Healthcare quality improvement has traditionally been focused on the clinical aspects of care whether in a nursing home, hospital or in the home. Many skip over the fact that healthcare quality starts with culture change. And that is based in people. Empowered people led by inspiring leaders are the key to quality improvement in aging services. This article serves as an underpinning for any quality initiatives that you might be pursuing whether from a clinical standpoint or otherwise. In short healthcare quality improvement and culture change are tied at the hip.
Marketing and Customer Experience
Two-thirds of the economy is influenced by word of mouth. One word of mouth is equal to 600 advertising exposures. Word of mouth is the most potent marketing a business has going. Just ask the auto industry. In a 20-year span they increased their television advertising by 1,378 percent but sales only increased 17 percent.
Consider this quote from Andy Sernovitz, CEO, Word of Mouth Marketing Association: “In many cases, WOM isn't actually "marketing" at all. It's great customer service that earns customer respect.”
So word of mouth is spread through customer experiences. Yet not all experiences have the same value. You can buy a cup of coffee for a quarter in many places. So why do many spend three dollars or more to buy one at Starbucks? Yes, it’s the experience. But what about it? My Starbucks-like experience is at Panera Bread. The following contributes to my experience.
- It is a place to gather and be with others.
- I conduct business there. In fact I can spend a whole day in a Panera and never be asked to leave.
- They have free WIFI.
- They have good, healthy food that I perceive as reasonable priced.
In short it is the total experience that makes me loyal. In healthcare, there have been numerous studies of quality. But here’s the thing. When those in the profession talk about quality, they speak of certain metrics, specific measures around clinical care. When the public talks about their quality healthcare experience, they are referring to the total experience. So even if the operation was a success, if the discharge planning fell apart, well some might convey to others that they had a bad experience. So first connect marketing to experience. Now let’s look at experience management in healthcare, the building block for any clinical quality improvements.
Experience Management Slow to Make Progress
There is a big movement afoot in healthcare to change patient experiences. In hospitals they call it patient centered care. In nursing homes, it is person centered care. Being an “insider” I am very close to the industry and see the advances that have been made. Yet perceptions outside of healthcare are neutral or negative. And actual patient/resident experiences have not progressed very far.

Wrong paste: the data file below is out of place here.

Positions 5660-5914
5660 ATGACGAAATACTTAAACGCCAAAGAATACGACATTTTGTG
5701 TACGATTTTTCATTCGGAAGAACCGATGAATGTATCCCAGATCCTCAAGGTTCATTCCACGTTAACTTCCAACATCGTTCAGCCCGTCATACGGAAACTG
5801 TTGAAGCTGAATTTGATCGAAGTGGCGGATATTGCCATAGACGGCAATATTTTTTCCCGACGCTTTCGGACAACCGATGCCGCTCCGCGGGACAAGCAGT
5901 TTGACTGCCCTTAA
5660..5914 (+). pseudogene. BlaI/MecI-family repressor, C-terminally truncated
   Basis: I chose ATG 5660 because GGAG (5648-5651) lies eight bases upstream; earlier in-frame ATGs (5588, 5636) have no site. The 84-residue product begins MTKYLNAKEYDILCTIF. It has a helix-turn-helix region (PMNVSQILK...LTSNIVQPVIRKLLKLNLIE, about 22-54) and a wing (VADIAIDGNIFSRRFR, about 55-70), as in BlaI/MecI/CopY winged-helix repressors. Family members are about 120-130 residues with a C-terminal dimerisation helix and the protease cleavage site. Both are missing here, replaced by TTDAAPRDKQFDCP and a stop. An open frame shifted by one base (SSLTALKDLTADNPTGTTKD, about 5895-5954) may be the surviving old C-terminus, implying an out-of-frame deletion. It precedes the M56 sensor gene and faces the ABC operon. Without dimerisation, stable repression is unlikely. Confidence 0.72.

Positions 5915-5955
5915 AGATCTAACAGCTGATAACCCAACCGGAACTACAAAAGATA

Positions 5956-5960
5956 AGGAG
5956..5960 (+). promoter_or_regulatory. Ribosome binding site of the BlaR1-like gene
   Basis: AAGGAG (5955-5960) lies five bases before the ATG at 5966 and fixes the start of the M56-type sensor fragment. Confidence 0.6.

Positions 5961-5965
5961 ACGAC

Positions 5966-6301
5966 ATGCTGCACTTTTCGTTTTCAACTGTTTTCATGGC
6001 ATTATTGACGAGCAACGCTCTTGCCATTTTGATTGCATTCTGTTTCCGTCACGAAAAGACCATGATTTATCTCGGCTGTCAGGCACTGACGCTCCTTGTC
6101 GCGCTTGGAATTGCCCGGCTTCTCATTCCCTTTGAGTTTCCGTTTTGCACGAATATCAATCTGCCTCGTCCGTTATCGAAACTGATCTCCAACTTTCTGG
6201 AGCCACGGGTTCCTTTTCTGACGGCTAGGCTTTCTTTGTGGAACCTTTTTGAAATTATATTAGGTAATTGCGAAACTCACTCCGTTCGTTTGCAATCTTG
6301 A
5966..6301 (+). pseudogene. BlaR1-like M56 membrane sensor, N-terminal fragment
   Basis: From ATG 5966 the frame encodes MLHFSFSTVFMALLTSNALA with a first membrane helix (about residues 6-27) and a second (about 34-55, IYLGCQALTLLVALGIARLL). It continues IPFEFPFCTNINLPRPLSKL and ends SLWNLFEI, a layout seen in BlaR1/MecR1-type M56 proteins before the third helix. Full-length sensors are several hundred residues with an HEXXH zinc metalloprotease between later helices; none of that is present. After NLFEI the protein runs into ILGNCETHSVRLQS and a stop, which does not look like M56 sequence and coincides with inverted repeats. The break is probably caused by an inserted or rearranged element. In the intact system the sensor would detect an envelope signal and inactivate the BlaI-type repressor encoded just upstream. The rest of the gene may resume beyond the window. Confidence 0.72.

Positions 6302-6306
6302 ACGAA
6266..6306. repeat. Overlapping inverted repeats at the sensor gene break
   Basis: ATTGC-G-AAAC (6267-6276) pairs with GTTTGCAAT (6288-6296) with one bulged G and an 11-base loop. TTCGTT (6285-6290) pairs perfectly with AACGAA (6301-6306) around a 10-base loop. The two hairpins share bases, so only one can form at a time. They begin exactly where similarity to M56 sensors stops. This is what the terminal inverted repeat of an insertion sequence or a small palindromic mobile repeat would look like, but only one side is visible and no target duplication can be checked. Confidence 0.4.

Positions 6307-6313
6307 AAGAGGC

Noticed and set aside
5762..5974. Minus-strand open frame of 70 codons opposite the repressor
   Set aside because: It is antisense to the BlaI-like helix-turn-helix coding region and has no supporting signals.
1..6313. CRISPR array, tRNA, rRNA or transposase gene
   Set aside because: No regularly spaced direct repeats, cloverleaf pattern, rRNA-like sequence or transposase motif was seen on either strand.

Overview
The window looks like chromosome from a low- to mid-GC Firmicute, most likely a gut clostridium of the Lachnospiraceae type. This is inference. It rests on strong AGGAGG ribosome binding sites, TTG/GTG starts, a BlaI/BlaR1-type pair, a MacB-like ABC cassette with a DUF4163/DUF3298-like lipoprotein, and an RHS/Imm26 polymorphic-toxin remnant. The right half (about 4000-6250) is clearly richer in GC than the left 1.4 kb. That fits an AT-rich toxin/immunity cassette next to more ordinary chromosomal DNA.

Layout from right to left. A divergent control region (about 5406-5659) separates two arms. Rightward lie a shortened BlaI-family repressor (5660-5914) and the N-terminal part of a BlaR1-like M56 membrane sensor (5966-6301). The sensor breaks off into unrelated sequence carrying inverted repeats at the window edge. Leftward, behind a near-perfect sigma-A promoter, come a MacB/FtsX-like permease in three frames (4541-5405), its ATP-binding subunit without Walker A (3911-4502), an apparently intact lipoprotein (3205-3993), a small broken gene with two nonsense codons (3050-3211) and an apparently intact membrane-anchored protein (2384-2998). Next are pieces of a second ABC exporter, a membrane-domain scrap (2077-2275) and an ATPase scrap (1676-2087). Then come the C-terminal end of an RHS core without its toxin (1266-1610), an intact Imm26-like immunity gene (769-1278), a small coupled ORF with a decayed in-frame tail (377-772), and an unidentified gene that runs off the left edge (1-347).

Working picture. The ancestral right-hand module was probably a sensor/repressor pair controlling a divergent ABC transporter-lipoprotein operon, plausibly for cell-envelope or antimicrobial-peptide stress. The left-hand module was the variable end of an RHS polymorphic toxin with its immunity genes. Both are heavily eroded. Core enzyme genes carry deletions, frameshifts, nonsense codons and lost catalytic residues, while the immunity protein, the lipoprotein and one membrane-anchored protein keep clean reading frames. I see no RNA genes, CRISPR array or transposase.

In an annual survey of caregivers and nursing home staff, My InnerView found that 85% of consumers rate nursing homes as good to excellent in satisfaction and willingness to recommend. Of that, 35 percent give it the excellent rating. On the other side, 68 percent of employees rate their nursing home as good to excellent place to work. While you may think these figures are good, they are a good start only.
In one of our presentations, we show a photo of a nursing home manual entitled “Death and Dying in Long Term Care Facilities, Operational Guidelines. The person who posted that picture on Flickr, cynically commented:
“So, if you die in a long term care facility without following the operational guidelines, do they make you die all over again (correctly this time)?”
The point made is that in healthcare we are often swallowed by regulations that we tend to forget that there is a real person at the end of this who is receiving care. Healthcare is siloed and often all the parts do not communicate with each other because they are too busy following the rules that govern their domain.
Here is another analogy we use that might shed light on why quality and experience management has not moved more swiftly.
Consider that healthcare workers are like firefighters. Both experience tremendous joy and sorrow as part of the job. Yet the healthcare family suffers from burnout while people actually volunteer to be part of the firefighter culture. The firefighting culture includes the camaraderie and community of the firehouse where firemen share, vent, cry and laugh. They are considered heroes.
Yet, healthcare workers suffer burnout. The stress they carry has nowhere to go so they take it home. Stress leads to poor quality, missed steps and can endanger lives.
Cleveland Clinic has helped address this by instituting what they call Code Lavender. If anyone in the organization is suffering emotionally and mentally (maybe a close patient died) a team of social workers, pastoral care workers and others will come in like a SWAT team and help that person or unit.
So you start to see how any clinical improvements must first start with the culture of the organization.